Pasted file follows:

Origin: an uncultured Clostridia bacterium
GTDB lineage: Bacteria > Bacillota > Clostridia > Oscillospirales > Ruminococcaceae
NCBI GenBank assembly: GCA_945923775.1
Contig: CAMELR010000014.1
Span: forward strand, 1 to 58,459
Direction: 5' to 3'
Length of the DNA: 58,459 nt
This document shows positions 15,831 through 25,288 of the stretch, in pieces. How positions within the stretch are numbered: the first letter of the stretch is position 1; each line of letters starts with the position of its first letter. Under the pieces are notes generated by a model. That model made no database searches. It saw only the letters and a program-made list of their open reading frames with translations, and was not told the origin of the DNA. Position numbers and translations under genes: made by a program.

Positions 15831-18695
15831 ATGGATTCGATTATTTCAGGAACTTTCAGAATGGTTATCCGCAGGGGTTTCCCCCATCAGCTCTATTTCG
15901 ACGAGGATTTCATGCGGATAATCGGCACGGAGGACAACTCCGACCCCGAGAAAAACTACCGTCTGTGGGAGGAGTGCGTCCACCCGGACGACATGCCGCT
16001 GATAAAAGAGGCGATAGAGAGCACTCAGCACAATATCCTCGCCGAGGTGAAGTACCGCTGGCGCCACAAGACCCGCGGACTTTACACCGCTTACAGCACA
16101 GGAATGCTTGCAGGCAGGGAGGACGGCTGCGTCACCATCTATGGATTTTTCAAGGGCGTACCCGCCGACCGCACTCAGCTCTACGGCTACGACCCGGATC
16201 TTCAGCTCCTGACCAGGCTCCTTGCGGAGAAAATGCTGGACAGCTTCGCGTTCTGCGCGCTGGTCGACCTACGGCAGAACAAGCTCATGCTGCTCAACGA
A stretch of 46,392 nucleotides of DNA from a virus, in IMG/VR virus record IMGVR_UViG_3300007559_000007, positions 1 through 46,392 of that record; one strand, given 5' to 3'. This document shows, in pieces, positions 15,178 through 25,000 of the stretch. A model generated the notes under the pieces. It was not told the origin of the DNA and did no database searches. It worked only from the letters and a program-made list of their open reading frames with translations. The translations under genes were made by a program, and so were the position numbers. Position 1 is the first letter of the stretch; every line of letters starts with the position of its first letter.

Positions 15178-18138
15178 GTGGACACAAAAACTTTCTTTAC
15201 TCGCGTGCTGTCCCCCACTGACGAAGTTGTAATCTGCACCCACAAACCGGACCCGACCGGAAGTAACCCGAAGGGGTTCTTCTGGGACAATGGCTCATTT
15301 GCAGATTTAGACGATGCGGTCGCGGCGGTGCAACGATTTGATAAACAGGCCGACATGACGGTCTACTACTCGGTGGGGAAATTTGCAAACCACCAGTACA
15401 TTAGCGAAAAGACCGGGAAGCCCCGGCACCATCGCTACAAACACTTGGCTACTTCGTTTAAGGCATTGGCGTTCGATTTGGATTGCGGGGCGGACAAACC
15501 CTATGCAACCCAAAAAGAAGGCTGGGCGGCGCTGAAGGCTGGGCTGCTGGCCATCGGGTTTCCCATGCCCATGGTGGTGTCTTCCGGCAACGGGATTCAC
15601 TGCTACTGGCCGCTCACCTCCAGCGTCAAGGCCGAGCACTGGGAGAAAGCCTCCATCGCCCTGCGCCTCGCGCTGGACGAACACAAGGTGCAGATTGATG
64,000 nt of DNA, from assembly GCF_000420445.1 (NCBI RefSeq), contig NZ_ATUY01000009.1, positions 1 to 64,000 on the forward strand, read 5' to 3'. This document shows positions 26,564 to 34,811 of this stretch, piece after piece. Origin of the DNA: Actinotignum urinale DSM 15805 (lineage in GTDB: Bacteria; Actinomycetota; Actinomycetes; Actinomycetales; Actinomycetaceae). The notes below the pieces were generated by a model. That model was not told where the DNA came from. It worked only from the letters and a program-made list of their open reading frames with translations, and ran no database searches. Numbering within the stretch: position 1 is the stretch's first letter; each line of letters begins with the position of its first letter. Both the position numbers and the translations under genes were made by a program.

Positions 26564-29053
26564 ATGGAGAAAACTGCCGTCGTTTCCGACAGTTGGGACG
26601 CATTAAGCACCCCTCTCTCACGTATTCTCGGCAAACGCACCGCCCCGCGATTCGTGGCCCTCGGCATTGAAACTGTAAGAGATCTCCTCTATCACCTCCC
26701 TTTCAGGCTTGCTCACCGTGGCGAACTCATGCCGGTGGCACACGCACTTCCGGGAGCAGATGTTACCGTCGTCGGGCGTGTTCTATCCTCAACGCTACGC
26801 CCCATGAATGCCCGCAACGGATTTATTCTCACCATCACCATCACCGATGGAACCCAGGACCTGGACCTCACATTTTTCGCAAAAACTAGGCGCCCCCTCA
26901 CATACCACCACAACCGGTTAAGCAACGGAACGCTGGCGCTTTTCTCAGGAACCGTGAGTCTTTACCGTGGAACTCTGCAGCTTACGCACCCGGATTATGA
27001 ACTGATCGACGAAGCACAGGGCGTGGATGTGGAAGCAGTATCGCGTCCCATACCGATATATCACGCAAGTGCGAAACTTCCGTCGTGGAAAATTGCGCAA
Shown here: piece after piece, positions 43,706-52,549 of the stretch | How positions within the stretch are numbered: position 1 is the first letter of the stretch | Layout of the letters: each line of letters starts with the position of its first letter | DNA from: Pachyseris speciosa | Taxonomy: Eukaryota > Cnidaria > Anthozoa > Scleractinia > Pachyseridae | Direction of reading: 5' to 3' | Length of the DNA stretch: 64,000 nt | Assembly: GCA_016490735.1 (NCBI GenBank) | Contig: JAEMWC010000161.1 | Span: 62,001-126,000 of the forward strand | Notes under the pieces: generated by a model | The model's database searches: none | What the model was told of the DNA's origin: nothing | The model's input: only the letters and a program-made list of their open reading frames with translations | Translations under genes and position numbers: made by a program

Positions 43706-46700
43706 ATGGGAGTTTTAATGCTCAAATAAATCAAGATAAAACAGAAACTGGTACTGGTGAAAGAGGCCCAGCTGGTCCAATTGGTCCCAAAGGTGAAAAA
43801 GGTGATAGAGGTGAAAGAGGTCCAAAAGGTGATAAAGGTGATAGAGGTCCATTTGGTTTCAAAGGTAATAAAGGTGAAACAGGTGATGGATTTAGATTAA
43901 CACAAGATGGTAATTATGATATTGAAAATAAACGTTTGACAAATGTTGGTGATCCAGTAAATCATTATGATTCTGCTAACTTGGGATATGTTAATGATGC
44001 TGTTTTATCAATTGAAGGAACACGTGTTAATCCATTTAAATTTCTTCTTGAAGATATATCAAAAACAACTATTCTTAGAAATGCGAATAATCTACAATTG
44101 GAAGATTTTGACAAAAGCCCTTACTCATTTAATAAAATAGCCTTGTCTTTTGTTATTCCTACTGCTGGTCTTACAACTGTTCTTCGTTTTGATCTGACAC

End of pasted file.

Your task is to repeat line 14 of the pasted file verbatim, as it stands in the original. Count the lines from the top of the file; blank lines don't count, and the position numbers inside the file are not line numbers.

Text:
16201 TTCAGCTCCTGACCAGGCTCCTTGCGGAGAAAATGCTGGACAGCTTCGCGTTCTGCGCGCTGGTCGACCTACGGCAGAACAAGCTCATGCTGCTCAACGA